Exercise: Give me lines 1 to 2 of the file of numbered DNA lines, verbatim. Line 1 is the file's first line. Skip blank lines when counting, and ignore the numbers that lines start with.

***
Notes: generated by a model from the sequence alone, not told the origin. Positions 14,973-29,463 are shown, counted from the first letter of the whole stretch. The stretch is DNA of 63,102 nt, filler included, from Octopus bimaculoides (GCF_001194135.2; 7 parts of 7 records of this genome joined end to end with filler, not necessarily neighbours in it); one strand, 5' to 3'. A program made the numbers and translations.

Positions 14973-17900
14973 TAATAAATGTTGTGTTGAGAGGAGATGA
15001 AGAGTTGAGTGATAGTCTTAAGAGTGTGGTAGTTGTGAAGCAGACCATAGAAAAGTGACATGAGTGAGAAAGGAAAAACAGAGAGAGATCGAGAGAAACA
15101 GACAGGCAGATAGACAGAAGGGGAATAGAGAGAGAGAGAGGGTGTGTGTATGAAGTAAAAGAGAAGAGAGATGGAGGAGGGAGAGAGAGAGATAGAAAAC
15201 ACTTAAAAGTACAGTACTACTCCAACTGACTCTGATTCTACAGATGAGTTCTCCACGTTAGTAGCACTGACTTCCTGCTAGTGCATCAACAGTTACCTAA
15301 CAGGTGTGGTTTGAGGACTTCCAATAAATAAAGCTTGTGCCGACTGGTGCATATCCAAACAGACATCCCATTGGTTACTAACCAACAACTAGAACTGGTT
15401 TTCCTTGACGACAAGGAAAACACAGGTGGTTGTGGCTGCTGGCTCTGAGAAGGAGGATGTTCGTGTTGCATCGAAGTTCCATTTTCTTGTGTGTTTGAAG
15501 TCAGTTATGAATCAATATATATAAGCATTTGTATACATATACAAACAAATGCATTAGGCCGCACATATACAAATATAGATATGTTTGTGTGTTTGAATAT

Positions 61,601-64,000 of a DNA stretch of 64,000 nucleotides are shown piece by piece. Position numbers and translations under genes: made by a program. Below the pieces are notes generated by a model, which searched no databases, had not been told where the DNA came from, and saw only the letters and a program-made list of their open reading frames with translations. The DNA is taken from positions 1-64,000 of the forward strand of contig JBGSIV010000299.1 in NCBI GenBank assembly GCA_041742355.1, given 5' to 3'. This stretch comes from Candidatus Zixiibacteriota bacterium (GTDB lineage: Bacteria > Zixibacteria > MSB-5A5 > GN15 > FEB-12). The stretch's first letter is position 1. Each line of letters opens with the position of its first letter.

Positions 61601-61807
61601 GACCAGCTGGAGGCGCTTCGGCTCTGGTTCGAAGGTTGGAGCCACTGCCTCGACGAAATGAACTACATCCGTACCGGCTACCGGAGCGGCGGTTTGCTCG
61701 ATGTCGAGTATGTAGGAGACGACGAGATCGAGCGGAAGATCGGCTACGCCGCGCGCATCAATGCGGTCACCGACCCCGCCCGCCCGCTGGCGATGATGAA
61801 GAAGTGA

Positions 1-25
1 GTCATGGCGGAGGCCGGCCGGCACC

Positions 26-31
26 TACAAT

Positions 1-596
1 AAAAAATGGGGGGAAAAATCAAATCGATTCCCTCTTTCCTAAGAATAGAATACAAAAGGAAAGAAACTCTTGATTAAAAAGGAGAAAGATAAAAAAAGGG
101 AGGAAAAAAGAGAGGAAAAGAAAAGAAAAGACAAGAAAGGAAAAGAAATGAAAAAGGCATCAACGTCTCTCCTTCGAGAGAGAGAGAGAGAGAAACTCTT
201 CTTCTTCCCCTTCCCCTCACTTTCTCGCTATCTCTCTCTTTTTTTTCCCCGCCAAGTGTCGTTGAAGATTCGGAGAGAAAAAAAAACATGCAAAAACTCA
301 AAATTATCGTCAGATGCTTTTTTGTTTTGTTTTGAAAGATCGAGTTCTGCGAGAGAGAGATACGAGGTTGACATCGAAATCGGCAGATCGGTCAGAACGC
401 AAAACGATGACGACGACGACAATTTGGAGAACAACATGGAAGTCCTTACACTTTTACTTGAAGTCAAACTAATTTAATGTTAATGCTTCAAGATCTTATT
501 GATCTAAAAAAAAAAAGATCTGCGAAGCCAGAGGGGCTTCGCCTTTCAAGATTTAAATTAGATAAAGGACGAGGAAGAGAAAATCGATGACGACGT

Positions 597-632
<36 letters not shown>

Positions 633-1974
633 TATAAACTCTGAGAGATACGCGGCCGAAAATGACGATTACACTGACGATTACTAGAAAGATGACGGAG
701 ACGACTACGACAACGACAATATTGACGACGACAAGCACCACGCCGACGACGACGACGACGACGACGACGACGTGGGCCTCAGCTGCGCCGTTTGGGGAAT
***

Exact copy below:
Notes: generated by a model from the sequence alone, not told the origin. Positions 14,973-29,463 are shown, counted from the first letter of the whole stretch. The stretch is DNA of 63,102 nt, filler included, from Octopus bimaculoides (GCF_001194135.2; 7 parts of 7 records of this genome joined end to end with filler, not necessarily neighbours in it); one strand, 5' to 3'. A program made the numbers and translations.

Positions 14973-17900